by Jo Godfrey.
I have spent the last five years undertaking the most challenging role of my life to date. The pay is lousy, the hours are long and the clients are stroppy. Still motherhood has many rewards and after five years as a full-time mother I am ready to return to my career in corporate communications. The question is how do I do this and retain enough of a balance to still fulfil my childcare commitments?
As I pondered this conundrum over the summer, I came across an invitation to apply for the back2businessship course sponsored by f1 recruitment, SMG and Golin. I had heard of returnships, the new wave of internships for returning mothers, but this was one step further, a course to prepare returners from the world of media, communications and marketing to re-join the workforce. The scheme even offers an additional opportunity to apply for paid-placements at the end of the course. I jumped at the chance of joining the programme and over the last few weeks I have not been disappointed.
Three weeks since the course began, I find myself addressing my return to work with a renewed sense of vigour. The course has provided invaluable opportunities to expand my network and to hear from industry leading women who are already successfully juggling their careers and home lives.
The workshops have encouraged me to recognise how valuable my skills are to employers. Not only those skills which I honed over fifteen years working in corporate communications, but also those which have been fine-tuned whilst project managing the demands of a new baby, a toddler and a busy household.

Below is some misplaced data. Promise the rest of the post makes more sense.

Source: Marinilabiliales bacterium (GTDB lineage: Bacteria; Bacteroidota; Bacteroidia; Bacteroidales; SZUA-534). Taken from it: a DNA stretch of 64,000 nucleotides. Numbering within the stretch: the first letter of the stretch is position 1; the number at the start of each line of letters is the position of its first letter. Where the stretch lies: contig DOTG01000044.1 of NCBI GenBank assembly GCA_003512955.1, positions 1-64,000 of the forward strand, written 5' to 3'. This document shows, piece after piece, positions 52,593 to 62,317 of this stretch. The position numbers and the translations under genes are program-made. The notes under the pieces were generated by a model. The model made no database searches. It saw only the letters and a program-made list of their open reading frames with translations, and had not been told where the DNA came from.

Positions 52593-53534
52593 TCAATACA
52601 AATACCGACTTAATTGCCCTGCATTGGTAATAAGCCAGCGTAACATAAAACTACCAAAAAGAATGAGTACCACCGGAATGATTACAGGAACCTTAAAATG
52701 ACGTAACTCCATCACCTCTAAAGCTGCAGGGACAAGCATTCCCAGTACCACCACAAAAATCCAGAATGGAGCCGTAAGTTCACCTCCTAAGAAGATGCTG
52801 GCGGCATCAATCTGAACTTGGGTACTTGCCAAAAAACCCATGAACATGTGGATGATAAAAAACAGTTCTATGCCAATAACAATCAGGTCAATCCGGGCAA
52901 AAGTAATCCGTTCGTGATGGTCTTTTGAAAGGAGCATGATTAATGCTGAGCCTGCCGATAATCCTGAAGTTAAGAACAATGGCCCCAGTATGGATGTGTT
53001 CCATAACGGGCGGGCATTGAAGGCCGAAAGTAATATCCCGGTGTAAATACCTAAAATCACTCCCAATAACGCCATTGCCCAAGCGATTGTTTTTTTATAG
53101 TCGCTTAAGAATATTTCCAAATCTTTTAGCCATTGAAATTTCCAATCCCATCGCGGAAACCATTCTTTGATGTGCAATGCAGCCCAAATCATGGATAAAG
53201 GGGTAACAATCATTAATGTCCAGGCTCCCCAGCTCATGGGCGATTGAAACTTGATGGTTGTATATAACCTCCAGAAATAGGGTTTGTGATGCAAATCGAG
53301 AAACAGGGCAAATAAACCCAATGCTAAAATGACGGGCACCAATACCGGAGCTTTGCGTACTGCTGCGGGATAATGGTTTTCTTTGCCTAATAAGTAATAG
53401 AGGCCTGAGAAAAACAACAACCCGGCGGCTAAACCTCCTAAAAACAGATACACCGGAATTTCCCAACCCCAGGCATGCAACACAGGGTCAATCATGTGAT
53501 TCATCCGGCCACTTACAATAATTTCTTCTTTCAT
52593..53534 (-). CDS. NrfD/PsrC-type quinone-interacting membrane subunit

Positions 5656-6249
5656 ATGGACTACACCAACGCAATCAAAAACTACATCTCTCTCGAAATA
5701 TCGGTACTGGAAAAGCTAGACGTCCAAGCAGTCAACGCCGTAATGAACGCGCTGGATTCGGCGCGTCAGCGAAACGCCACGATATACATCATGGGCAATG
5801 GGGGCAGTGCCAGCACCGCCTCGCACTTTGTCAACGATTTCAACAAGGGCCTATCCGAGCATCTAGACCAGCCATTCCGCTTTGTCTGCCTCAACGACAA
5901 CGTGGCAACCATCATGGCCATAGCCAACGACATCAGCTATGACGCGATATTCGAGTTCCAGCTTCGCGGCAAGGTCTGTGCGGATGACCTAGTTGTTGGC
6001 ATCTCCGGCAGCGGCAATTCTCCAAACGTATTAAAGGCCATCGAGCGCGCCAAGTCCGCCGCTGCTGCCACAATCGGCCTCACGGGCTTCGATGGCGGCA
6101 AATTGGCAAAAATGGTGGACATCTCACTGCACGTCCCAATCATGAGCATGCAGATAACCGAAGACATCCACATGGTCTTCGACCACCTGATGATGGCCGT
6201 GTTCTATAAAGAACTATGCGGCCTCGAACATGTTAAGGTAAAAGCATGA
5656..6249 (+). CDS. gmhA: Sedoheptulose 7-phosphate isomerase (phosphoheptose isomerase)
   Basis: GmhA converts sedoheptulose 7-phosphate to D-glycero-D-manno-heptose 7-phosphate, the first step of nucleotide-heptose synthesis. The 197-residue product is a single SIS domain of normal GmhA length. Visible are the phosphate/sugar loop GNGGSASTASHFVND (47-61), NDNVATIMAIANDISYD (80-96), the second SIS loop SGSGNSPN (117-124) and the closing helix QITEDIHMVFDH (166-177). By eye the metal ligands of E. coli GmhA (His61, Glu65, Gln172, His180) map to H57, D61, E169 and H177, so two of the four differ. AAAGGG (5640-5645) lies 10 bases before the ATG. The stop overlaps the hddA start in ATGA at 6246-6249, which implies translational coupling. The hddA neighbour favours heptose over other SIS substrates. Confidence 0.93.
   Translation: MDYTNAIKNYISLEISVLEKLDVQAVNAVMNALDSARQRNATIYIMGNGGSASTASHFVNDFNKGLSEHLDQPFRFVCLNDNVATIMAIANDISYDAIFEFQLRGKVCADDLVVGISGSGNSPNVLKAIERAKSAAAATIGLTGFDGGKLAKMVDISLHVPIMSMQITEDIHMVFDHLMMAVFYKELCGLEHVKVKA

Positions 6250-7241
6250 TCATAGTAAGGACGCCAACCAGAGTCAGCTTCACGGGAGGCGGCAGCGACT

The course has laid bare the developments in social media that have occurred during my absence from the workplace. At first glance these seemed daunting but I now see them as an opportunity, a communications channel to be embraced not feared.
When speaking to my friends about my desire to return to work on a flexible basis, I have been met by the sharp intakes of breath that normally accompany an expensive car repair quote.
So can women returners have it all? Can they find challenging and interesting roles in their chosen professions and still demand flexible working? I believe that they can.
The back2businessship course has opened my eyes to the number of talented women, over twenty on this course alone, who are willing and eager to return to work but are struggling to identify opportunities to do so on a flexible basis. The question should not be can these women find jobs but can employers afford not to find a way to utilise these bright and experienced women?
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